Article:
I’ve already logged a few thousand air and road miles in 2011: Arizona, Washington, D.C., Florida, Georgia (twice), Indiana, Wisconsin (twice), South Dakota and, of course, Minnesota. Everywhere I go, I ask dairy producers what they think of the National Milk Producers Federation’s Foundation for the Future (FFTF) plan.
Usually, I get that "deer in the headlights" look—confusion, not sure what to think of it, don’t know enough about it. Others boil it down to "that supply management plan" or "that crop insurance plan for dairy" or "they want to take my MILC payments away."
I’ll grant you this: FFTF is complex. There are a lot of moving parts to this plan. And ghosts of all of the above are in it: elimination of dairy price supports and the Milk Income Loss Contract; income over feed cost margin insurance; supply/growth management (which NMPF calls market stabilization); and Federal Orders reform.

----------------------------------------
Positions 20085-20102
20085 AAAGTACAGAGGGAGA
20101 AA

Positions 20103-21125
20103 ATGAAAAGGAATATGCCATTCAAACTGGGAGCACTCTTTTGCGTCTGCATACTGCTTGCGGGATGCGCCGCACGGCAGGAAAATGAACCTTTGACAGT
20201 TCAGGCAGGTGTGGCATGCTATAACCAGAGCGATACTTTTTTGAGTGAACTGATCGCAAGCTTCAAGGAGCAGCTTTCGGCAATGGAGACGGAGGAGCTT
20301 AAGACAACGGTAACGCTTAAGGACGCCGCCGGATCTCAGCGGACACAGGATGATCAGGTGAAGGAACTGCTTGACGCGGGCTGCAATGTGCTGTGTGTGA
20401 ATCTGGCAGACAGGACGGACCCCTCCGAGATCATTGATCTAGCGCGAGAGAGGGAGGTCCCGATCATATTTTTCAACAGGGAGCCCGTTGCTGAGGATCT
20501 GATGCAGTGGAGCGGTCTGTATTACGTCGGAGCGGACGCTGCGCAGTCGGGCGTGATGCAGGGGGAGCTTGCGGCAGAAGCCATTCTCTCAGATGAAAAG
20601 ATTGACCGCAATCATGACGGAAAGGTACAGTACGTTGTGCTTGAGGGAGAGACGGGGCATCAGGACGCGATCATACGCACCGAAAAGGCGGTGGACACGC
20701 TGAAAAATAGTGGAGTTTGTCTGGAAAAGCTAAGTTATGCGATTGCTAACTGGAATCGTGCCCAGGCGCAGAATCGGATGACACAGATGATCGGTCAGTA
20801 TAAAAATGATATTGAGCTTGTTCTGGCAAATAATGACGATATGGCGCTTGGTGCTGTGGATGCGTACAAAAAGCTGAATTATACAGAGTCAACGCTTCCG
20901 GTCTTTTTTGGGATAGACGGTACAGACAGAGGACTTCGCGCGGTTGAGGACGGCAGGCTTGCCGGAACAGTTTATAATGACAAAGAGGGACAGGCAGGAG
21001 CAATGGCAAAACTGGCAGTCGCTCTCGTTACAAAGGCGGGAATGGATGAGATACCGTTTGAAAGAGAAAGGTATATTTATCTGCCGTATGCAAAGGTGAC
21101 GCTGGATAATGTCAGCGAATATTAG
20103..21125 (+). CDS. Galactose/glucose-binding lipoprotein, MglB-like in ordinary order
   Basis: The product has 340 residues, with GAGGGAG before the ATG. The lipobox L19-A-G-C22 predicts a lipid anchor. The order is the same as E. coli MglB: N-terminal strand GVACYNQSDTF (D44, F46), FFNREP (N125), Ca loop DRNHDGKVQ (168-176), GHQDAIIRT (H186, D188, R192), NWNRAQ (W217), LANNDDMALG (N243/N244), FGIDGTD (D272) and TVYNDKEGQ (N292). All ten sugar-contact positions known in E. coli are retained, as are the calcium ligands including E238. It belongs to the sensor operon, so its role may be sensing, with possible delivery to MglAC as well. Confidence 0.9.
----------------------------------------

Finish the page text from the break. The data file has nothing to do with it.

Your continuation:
Because the plan is so daunting, we’ve devoted about 80% of this magazine to FFTF. By reading through this issue, you’ll get a better understanding of what the plan actually includes, what leading dairy economists think of it, what producers think of it, who is for it and who is against it. Online, we provide even more coverage and links to in-depth analysis by the Food and Agricultural Policy Research Institute, the University of Wisconsin and Cal Poly.
If you take the time to study the articles and resources we offer, you’ll be in a much better position to decide if FFTF is a better way forward.
I think it is. For me, the key to the future success of the U.S. dairy industry lies in the global market. This year, we might export as much as 15% of all the milk solids we produce. Loss of that market, even a third of it, will have huge price impacts here at home. I think FFTF starts to position the U.S. as a long-term global player.
In the end, though, what I think doesn’t matter. What you think does. So put your feet up, read this issue and reach your own conclusions.
- June/July 2011